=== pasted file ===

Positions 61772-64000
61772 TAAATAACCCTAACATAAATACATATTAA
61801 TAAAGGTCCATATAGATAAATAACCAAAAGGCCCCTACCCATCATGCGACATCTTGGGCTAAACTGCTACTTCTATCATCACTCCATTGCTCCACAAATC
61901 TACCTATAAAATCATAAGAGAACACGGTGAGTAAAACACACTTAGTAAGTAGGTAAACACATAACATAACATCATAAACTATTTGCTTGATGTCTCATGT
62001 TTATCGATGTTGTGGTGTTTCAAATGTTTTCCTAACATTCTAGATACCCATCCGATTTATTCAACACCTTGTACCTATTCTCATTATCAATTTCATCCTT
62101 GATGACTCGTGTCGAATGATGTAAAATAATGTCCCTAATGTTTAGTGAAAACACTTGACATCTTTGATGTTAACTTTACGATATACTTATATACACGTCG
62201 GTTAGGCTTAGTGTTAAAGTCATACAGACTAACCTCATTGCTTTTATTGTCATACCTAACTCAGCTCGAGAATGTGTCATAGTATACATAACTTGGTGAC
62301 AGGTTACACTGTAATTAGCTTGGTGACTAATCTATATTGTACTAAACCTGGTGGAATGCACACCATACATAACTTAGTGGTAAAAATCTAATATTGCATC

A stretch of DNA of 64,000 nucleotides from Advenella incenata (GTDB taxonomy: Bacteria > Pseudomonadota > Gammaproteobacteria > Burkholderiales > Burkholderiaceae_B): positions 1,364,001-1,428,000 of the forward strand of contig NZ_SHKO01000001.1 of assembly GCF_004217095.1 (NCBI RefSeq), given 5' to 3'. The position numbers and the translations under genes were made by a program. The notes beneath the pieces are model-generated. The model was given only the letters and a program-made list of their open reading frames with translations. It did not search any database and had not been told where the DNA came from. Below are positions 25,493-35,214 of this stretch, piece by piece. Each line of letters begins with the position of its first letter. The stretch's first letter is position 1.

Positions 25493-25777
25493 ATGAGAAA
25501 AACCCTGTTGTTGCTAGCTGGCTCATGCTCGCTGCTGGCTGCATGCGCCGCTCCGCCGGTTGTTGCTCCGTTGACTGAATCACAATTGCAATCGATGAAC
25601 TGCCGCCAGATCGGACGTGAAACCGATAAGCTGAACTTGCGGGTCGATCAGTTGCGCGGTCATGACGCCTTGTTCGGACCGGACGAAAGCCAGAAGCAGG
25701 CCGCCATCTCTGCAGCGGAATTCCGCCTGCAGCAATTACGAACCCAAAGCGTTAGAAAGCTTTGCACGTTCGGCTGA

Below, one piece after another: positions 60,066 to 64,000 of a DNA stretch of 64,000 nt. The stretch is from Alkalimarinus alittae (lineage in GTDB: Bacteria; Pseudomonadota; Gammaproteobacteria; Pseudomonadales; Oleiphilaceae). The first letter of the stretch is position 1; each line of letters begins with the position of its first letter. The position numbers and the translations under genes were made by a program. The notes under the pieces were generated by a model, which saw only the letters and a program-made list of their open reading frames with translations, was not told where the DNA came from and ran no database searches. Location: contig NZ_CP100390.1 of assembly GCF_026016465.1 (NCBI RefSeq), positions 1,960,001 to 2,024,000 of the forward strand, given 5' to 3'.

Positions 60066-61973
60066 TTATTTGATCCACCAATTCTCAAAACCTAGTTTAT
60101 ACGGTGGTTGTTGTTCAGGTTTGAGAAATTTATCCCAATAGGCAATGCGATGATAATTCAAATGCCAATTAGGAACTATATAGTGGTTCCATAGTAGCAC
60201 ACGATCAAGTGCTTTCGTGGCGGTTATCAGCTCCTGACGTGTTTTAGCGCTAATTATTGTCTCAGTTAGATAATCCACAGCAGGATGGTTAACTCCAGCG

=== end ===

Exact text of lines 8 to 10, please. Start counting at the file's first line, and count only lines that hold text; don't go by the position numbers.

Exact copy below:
62301 AGGTTACACTGTAATTAGCTTGGTGACTAATCTATATTGTACTAAACCTGGTGGAATGCACACCATACATAACTTAGTGGTAAAAATCTAATATTGCATC

A stretch of DNA of 64,000 nucleotides from Advenella incenata (GTDB taxonomy: Bacteria > Pseudomonadota > Gammaproteobacteria > Burkholderiales > Burkholderiaceae_B): positions 1,364,001-1,428,000 of the forward strand of contig NZ_SHKO01000001.1 of assembly GCF_004217095.1 (NCBI RefSeq), given 5' to 3'. The position numbers and the translations under genes were made by a program. The notes beneath the pieces are model-generated. The model was given only the letters and a program-made list of their open reading frames with translations. It did not search any database and had not been told where the DNA came from. Below are positions 25,493-35,214 of this stretch, piece by piece. Each line of letters begins with the position of its first letter. The stretch's first letter is position 1.

Positions 25493-25777